Sunday, April 25, 2021

Given to believe


There are many people of faith who claim to know that God lives, that Jesus is the Christ, and that various other beliefs are true. Among Latter-day Saints in particular, it is very common to speak in terms of relative certainty when sharing one's testimony (e.g. "I know the Church is true, etc."). What do we mean when we say we know these things? If we have never seen a pillar of light or a burning bush, is it dishonest to claim to "know"? What about those of us who "believe" they are true, but don't feel certain enough to say that we know them? Does that make our testimony weak and unreliable?

First of all, we should not judge one another based on differences in how we express something so personal as our testimonies and religious beliefs. Whether one chooses to say that they "know" or "believe", the important thing is that their testimony is sincere. That is the kind of testimony that angels rejoice over, regardless of the terminology used.

In addition, even if one doesn't have absolute certainty of their religious beliefs, there are still things that they can know with confidence. We can know that they have brought peace and clarity to our lives. We can know they have inspired us to love more and live better. We can know that they bring us hope and happiness. Though we may not have a perfect knowledge of all things, we can have knowledge of these specific things (see Alma 32:28-34).

Finally, God explains that He has given spiritual gifts to all of His children, and He doesn't always give the same gift to everyone. Among those gifts mentioned in D&C 46, we clearly see that the gift of "knowing" that Jesus Christ is the Son of God, and the gift of "believing" the words of those who know are two distinct gifts. Those of us who have been given the gift of believing may desire to one day have true knowledge, and that is not a bad desire to have. But for some, that desire may not be fulfilled until after this life, when we at last enter the presence of God and see Him face to face. Should that be God's will for us, we can express gratitude for the portion of light and knowledge that He has given us. We can nurture that precious belief, and seek to increase and refine our understanding through study and prayer. We can continue to act in faith, even when we don't have absolute certainty. And we can remember, that to simply "believe" is not a curse. It is a gift.

Monday, April 5, 2021

Cast on the right


After Christ was risen, His disciples were fishing on the Sea of Galilee. They had toiled all night and caught nothing. That morning they heard someone calling out to them, inquiring whether they had caught anything. After reporting that they had not, the stranger told them to cast their nets on the right side of the ship. They did so, and caught so many fish they couldn't hold them all. They then recognized that the One who had told them to cast on the right side was none other than Jesus Himself. (See St. John 26.)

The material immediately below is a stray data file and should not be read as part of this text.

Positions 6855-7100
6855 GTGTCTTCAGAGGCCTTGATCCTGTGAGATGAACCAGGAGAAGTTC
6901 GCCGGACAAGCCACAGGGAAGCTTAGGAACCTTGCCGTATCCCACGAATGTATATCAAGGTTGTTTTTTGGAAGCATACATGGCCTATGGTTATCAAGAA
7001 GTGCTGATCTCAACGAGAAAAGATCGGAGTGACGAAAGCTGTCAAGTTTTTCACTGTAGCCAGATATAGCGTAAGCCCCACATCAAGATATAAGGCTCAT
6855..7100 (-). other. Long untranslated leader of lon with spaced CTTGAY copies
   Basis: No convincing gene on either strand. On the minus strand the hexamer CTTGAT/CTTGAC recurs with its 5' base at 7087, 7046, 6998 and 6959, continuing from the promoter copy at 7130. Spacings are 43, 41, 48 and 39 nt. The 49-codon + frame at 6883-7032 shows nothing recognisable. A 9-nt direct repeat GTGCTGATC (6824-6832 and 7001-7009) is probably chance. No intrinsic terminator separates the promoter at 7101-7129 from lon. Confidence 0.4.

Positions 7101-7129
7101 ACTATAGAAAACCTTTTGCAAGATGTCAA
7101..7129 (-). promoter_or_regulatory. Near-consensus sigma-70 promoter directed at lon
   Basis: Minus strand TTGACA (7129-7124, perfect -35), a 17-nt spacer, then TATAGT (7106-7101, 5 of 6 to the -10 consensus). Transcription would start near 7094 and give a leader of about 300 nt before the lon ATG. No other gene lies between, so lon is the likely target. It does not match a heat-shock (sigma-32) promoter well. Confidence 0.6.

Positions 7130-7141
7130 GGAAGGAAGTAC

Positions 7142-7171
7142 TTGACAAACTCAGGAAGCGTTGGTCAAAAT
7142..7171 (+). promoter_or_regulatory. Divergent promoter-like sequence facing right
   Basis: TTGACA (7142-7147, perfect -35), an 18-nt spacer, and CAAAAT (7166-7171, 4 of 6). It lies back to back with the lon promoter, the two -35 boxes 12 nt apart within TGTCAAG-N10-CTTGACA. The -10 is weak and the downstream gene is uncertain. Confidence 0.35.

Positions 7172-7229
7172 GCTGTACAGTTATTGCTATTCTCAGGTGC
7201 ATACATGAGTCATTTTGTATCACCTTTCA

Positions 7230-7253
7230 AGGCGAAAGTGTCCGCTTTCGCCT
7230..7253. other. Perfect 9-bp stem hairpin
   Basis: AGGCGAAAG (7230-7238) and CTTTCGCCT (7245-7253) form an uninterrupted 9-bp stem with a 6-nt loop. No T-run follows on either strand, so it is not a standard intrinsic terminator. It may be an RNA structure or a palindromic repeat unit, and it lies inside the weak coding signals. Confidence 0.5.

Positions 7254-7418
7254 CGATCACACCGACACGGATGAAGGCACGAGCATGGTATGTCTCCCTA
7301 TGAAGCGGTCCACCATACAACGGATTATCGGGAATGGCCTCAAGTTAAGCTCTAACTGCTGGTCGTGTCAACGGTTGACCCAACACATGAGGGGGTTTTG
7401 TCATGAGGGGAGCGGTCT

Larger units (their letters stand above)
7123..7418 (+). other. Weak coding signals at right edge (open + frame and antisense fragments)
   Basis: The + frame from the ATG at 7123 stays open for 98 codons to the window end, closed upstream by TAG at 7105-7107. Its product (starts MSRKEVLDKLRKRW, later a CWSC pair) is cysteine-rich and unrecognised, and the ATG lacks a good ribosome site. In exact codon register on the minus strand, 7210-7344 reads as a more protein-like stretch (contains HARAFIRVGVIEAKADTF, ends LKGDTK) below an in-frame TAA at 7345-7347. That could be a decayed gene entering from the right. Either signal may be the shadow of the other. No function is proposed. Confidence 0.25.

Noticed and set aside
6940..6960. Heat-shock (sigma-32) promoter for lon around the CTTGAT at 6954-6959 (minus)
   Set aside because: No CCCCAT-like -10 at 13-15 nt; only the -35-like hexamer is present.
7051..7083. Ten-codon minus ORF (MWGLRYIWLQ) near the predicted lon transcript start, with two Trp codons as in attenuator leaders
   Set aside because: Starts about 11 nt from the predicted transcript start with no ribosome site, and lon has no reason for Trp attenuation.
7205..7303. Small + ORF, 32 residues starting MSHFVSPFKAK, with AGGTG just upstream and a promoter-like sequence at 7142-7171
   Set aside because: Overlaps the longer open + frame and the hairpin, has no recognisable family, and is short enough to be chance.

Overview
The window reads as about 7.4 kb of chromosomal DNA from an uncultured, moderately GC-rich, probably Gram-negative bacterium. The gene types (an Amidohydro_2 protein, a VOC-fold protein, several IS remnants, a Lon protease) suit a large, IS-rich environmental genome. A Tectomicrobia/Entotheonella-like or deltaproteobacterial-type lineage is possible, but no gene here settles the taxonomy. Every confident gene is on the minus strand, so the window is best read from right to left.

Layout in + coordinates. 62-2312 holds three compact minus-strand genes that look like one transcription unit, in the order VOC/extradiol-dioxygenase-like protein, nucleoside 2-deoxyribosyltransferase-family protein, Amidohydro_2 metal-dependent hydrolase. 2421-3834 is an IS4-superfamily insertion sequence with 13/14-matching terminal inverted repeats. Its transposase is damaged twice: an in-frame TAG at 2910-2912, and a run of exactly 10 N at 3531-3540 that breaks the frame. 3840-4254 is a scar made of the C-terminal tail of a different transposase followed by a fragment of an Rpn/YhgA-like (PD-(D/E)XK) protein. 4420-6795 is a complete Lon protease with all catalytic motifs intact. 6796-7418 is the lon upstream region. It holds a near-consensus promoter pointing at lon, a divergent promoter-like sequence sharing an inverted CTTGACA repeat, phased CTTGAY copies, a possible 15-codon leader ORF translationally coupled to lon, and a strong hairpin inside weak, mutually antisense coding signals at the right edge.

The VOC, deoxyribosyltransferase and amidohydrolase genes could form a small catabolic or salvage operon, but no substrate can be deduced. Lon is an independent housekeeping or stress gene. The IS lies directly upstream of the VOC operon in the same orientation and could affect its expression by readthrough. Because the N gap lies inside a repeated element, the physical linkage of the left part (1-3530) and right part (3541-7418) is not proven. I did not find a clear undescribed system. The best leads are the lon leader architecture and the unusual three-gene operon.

Perhaps the fishermen thought the advice was silly. They had been casting their nets all night to no avail. What difference would it make to cast them one more time on the other side of the ship? But as soon as they did, they had success. What difference did it make? The difference was they did the same thing they were doing, but they did it the Lord's way.

So much of Christ's ministry was spent instructing and demonstrating to His followers how to do things the right way: the right way to teach, the right way to serve, the right way to worship, the right way to seek reconciliation, the right way to treat others. There are, of course, many things the Lord taught us not to do. But it is often the case that rather than stopping what we are doing altogether, we simply need to do it another way: the right way. His way.

The beauty of doing things the Lord's way is that it multiplies rather than limits our efforts. For example, Christ taught that those in positions of authority should be humble and seek to serve rather than to be served. That doesn't mean they can't teach or correct those under their stewardship. Rather, it means that teaching and correction should be done with love and genuine regard for those they lead and serve. And by showing that love and regard, they will be more likely to win their loyalty, which will in turn enhance their ability to lead.

There are many other potential applications as well. When our worthy goals aren't being met with success, it may be worth examining our methods, and considering if we are indeed doing things the Lord's way. A simple change in our approach may be all that we need.